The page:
With the mushrooming litigation climate, and the advent of the Internet, patients are now bombarded with copious information about their care, and in particular their medications.
"I think the Coumadin is causing my hair to fall out,” Linda said to me at her last office visit. Over the years, I had heard about, and seen many, side effects of this powerful blood thinner. However, hair loss wasn’t one of them. So I quickly reassured her that this wasn’t the culprit. We then reviewed the indications for her taking this medicine, which were a possible mini-stroke several years ago. However, since then she had been fine, and was taking a lot of arthritis medicines that might interact with the Coumadin. So I said, “If your neurologist doesn’t object, then I don’t have a problem with you stopping it.”
I have been practicing medicine long enough to remember when we never gave patients copious amounts of literature about the potential side effects of medications. I would simply give them a drug sample, or write a prescription, stating the two or three most common reactions, and told them if they felt anything else, to just call me.
This seemed to work out fine, but with the mushrooming litigation climate, and the advent of the Internet, patients are now bombarded with copious information about their care, and in particular their medications. If I give them samples, then my EHR system spits out one to three pages of possible side effects or reactions, which can seem scary enough to make many folks believe I just prescribed strychnine.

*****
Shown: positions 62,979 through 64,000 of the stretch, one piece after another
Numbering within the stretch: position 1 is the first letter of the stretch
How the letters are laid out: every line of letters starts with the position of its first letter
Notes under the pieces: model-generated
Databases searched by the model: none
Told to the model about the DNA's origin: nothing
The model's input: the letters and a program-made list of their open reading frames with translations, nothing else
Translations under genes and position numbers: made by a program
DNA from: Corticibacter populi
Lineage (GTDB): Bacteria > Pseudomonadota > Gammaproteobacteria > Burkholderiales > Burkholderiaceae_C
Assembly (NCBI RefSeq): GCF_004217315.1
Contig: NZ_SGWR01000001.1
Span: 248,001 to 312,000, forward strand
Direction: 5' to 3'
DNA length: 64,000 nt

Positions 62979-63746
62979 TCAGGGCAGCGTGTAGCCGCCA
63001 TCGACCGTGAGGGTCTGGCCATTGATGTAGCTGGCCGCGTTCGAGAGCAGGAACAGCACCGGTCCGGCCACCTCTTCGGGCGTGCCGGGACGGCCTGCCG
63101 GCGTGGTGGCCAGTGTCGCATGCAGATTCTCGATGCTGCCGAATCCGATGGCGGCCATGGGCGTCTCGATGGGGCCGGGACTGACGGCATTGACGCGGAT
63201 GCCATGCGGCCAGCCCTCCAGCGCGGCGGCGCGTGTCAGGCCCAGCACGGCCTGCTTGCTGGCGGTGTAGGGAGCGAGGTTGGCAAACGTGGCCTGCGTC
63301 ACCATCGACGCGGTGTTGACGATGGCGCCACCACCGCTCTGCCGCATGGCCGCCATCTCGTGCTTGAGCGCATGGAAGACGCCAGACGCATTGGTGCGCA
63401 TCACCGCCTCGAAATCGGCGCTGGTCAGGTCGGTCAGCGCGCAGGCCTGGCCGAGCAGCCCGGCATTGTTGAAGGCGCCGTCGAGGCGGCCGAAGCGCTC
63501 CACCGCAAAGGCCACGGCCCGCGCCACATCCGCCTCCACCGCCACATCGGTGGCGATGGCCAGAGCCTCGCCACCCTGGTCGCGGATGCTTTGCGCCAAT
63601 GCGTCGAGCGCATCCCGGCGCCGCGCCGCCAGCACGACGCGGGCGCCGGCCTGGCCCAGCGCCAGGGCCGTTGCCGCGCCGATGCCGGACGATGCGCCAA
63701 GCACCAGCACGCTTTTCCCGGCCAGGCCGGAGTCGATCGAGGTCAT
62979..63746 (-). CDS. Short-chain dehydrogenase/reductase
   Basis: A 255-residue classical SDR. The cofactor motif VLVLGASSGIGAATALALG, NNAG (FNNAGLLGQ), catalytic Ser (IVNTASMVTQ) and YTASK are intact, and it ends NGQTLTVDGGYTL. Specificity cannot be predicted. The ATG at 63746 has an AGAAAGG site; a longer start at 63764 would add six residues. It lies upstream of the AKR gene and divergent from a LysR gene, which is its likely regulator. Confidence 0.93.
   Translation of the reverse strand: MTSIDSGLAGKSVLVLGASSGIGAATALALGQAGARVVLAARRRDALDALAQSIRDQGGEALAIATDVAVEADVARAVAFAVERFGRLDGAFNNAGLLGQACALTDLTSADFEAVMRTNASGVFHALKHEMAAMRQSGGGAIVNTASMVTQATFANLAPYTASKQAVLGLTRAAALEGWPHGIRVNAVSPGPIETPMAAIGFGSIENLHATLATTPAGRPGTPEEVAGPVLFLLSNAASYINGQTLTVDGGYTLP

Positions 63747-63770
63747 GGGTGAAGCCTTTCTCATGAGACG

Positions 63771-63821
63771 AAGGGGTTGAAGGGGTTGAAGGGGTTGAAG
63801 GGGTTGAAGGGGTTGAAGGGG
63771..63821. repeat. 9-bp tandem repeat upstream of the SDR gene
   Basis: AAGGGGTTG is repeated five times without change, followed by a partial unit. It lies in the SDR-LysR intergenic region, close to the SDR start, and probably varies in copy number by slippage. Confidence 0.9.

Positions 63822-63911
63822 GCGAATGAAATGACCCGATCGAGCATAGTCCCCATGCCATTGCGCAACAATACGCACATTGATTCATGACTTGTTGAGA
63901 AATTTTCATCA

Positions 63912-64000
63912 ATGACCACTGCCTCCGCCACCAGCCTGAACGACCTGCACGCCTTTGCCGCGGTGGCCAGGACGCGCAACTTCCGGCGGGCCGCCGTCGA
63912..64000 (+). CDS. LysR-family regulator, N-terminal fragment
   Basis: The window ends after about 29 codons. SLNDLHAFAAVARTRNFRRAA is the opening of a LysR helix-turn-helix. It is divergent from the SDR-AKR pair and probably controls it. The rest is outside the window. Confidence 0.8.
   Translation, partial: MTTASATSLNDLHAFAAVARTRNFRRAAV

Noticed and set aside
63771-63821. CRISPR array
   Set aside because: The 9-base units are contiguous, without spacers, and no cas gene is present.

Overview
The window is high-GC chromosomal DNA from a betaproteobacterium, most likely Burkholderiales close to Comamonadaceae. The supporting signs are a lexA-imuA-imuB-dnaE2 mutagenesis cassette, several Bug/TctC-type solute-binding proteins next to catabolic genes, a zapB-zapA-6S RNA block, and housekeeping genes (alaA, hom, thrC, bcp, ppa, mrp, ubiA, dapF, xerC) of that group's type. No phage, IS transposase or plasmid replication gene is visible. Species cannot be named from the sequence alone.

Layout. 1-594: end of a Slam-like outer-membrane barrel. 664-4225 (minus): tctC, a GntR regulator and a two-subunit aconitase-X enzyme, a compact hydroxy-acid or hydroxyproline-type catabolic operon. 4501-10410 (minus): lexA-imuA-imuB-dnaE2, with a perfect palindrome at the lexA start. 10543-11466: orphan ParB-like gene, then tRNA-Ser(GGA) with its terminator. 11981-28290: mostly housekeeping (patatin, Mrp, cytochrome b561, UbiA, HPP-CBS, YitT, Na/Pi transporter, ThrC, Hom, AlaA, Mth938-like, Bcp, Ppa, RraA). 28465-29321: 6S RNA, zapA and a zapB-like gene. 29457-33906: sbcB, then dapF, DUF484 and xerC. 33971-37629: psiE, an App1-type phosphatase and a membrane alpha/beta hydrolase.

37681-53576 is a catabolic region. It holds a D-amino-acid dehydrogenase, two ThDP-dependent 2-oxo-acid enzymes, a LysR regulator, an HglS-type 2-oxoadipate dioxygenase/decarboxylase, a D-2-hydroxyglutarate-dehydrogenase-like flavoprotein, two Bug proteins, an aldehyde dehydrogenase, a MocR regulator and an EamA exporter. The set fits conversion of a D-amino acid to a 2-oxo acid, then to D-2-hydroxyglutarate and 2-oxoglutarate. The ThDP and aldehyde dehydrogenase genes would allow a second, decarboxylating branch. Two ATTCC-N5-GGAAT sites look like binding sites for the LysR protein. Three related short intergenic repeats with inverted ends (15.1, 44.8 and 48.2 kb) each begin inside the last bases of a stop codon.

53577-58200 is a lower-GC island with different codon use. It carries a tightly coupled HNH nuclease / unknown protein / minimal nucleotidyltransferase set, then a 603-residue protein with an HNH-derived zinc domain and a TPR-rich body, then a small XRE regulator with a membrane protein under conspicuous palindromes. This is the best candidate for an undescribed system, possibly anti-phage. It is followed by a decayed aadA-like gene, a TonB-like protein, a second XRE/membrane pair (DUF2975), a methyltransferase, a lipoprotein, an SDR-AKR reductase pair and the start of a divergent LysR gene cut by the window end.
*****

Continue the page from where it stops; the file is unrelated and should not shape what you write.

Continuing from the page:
If they take the medicine as prescribed, and somehow survive the trial period unscathed, then they can get the prescription filled. Then the pharmacist will produce yet another set of worrisome pages to read. Finally, most will on their own go to the Internet to check out the drug, perusing testimonials from patients who either swear the medication was a life-saver or caused them to go blind, deaf, or have intractable diarrhea.
Frequently, a patient will return with the medicine bottle and side effect information in hand, claiming it caused something like dizziness, and therefore they can’t take it. When I ask them how they know this, they look surprised and say, “It says it right here,” handing me the educational pages. I look at the sentence they have highlighted, and read it back to them.
“It says may cause, not will cause dizziness.” Then they look at me confounded as if to say, “So what’s the difference?” Usually I choose not to debate the nuances of the two verbs, but try to suggest that the power of suggestion can be quite robust.
Yet I had some lingering uncertainty about my visit with Linda. So after she left, I consulted my electronic medication directory, looking up Coumadin side effects. Under the long list, the last one said “ hair loss.” Whoops. I swallowed my pride and sent her a letter telling her that indeed she had been right and I had been wrong. Sometimes in medicine, humility is as important as knowledge.
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